New Ghosts Debuts CUT CHILLI by Chenturan Aran at the Old Fitz

Performances run July 5 - 27.

By: Jun. 20, 2024
New Ghosts Debuts CUT CHILLI by Chenturan Aran at the Old Fitz
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In July 2024, New Ghosts Theatre Company (NGTC) will present the world premiere season of Cut Chilli by Chenturan Aran at the Old Fitz Theatre. The season marks NGTC’s second production in their inaugural year as custodians of the iconic basement theatre in Woolloomooloo, and builds on NGTC’s stellar track-record of exceptional new Australian work. 

Cut Chilli is a scorching new Australian comedy about a Sri Lankan adoptee challenging his family’s story about how he came to Australia as an infant. Set at a suburban dinner table, this new work from Sri Lankan Australian playwright and journalist, Chenturan Aran, is a banquet of cultural clashes, family secrets, and rupturing revelations.

The play won the Union House Theatre Award for Best New Writing in 2020, and was developed by Melbourne Theatre Company as part of Cybec Electric (2022), which highlights urgent new work. The play received further development by Australia Plays Transform and La Boite Theatre (2023-24).

The production is to be directed by David Burrowes, co-founder of STUDIO NOCTURNA, and will see the return of NGTC artists Soham Apte (Set Designer), Rita Naidu (Costume Designer), and Oscar Ali (Stage Manager).

In Cut Chilli, the protagonist, Jamie, believes he was abandoned as a baby in Sri Lanka. That’s the story his adoptive mother, Katherine, has always told. When Jamie falls for Zahra, an activist who tells him about the shady history of intercountry adoption, he begins to question this narrative and wonders why he’s never seen his adoption file.

“By focusing on a brown boy in a white family, Cut Chilli explores the effects of cultural displacement, internalised racism, and assimilation pressures. Ultimately, I see Cut Chilli as a universal tale about a family struggling to find open dialogue and compassion to learn about each other’s secret pains and losses. I believe now more than ever, we need stories about how we navigate difficult conversations around imperfect histories.” – Chentruan Aran

The play is aptly described as an “irreverent comedy”, and is inspired by pervasive adoption fraud in Sri Lanka. Australian-born Chenturan developed the script through interviews with Sri Lankan adoptees who are still unsure of their true origin stories.

“Chen’s wonderful play, in being so detailed and specific about the intercountry adoptee experience, has also found this incredible universality in expressing what it means to be from here, but not of here. It's an important play about an issue that persists to this day and that the nation still haunted by the shameful spectre of the Stolen Generation would do well to hear about.” – David Burrowes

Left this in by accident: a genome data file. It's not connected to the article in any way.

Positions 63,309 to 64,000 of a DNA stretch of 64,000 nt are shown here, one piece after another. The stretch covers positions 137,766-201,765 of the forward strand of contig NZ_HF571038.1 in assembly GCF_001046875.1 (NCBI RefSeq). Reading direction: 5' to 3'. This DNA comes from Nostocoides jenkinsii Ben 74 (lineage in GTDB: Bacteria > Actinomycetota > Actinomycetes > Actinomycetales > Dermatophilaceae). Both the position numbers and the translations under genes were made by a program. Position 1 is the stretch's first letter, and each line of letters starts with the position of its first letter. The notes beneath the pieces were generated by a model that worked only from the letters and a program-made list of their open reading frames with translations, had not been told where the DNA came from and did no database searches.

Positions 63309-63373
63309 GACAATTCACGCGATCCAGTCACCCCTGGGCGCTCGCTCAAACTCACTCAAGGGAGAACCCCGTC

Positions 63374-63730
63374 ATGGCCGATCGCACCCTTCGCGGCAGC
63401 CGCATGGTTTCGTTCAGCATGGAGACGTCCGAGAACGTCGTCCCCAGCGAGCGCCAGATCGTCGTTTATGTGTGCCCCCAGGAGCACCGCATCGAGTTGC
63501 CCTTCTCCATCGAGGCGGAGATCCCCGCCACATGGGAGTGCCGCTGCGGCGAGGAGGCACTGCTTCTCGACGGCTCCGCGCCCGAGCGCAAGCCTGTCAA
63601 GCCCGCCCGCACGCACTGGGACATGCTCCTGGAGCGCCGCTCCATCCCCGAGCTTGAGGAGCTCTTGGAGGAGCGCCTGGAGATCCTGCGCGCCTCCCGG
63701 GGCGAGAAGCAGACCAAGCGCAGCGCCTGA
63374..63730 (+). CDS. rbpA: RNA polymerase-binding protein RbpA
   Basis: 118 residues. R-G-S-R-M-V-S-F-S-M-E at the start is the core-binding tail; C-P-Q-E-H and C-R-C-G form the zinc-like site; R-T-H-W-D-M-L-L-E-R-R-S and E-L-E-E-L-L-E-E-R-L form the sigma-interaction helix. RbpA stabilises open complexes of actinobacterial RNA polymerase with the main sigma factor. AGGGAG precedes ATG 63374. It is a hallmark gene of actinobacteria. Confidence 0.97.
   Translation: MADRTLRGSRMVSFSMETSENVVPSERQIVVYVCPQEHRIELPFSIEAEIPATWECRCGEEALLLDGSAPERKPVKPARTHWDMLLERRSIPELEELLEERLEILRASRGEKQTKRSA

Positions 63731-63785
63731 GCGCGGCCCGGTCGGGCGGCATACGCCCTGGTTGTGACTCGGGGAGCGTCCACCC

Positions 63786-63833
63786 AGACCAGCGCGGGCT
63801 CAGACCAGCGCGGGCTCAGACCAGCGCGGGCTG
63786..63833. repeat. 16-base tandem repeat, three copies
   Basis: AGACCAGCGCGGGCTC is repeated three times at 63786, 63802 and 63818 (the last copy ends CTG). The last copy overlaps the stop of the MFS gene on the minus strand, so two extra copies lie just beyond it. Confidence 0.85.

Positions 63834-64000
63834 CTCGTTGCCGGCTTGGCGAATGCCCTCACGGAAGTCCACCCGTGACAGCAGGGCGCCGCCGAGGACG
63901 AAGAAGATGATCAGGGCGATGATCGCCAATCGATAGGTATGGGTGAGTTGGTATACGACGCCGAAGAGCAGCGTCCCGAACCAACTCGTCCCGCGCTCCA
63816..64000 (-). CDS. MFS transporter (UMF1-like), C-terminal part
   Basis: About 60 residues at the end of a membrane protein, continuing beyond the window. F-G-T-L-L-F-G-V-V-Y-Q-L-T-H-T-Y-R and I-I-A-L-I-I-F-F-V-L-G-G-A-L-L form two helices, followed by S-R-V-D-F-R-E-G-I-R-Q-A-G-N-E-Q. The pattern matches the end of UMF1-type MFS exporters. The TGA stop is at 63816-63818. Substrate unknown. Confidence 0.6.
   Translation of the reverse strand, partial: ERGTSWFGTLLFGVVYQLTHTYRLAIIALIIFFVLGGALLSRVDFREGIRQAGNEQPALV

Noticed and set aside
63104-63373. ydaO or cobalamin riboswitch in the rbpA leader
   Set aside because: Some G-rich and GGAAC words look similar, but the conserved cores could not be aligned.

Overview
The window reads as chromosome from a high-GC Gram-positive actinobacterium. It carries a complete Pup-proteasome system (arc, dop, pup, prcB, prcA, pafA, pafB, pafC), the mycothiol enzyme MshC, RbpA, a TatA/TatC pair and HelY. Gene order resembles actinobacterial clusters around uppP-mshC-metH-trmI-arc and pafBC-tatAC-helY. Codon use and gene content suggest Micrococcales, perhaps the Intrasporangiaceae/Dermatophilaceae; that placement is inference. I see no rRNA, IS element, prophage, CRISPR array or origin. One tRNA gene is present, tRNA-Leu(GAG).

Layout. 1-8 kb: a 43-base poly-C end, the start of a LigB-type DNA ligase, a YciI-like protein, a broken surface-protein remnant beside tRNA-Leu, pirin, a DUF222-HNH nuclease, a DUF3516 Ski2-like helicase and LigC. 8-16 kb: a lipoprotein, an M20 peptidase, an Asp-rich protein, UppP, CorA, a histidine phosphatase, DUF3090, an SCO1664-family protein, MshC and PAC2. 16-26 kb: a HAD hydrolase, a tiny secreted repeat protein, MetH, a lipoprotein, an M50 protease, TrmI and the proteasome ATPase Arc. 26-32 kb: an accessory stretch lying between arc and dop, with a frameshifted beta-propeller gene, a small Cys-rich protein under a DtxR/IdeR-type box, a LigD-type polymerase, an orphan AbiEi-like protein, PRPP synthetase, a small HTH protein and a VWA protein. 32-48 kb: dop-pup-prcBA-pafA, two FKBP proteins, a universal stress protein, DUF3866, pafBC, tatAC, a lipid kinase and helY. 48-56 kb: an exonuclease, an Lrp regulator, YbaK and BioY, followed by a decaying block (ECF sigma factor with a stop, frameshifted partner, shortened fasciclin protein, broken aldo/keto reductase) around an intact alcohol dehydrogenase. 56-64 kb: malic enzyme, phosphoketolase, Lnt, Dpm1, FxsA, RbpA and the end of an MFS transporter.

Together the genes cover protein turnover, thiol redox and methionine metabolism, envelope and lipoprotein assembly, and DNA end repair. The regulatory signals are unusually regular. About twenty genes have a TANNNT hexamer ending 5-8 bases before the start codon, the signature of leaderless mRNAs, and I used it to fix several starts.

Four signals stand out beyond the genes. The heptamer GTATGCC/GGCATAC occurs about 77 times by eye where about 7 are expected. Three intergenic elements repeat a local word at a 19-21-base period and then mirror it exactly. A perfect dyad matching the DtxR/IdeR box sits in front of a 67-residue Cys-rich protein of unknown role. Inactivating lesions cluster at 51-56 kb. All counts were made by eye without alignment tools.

In presenting this work, NGTC has partnered with InterCountry Adoptee Voices (ICAV), and engaged the company’s Founding Director Lynelle Long to provide invaluable insight into the intercountry adoption community. Resulting from this partnership, two performances in the season will be presented exclusively for ICAV’s invited community of intercountry adoptees, adoptive families, adoption professionals, and domestic adoptees. This will be followed by post-show engagement including a Q&A, and associate artist presentation opportunities. 

“I am supportive of Cut Chilli because our community of intercountry adoptees are impacted by illegal adoptions but so often remain invisible to the wider public who generally think of adoption as a wonderful win-win situation. This play will be an amazing way to reach the wider public and help them better understand the impacts and complexities of life as an intercountry adoptee, especially in coming to terms with whether our adoption was illegal or not. I hope to bring to the project the real life experience that is replicated by the thousands within my wider global community of impacted intercountry adoptees from many countries, not just Sri Lanka. The mission of my network, InterCountry Adoptee Voices (ICAV) is to ensure we are better supported and to help educate the wider public about our experiences that have lifelong consequences.” – Lynelle Long 

A post-show Q&A will also be presented as part of the public performance season on Saturday 27 July for audiences to gain insight into the creative processes of the work, and to advocate for and raise awareness of the complexities of the lived experiences of the intercountry adoption community. 

“Cut Chilli is a brilliantly funny and deeply empathetic piece of writing. It manages to facilitate a nuanced and insightful conversation around intercountry adoption, the love that motivates and sustains it and the wilful naivety about the broken, exploitative and racist systems that enables it. More than that, it speaks about racism, multiculturalism and belonging in Australia through a lens that puts our shared humanity first, that uses humour to push back against the polarisation that defines the current debate. I’ve never seen something like it on an Australian stage before – I think it’s going to be a special one.” – David Burrowes




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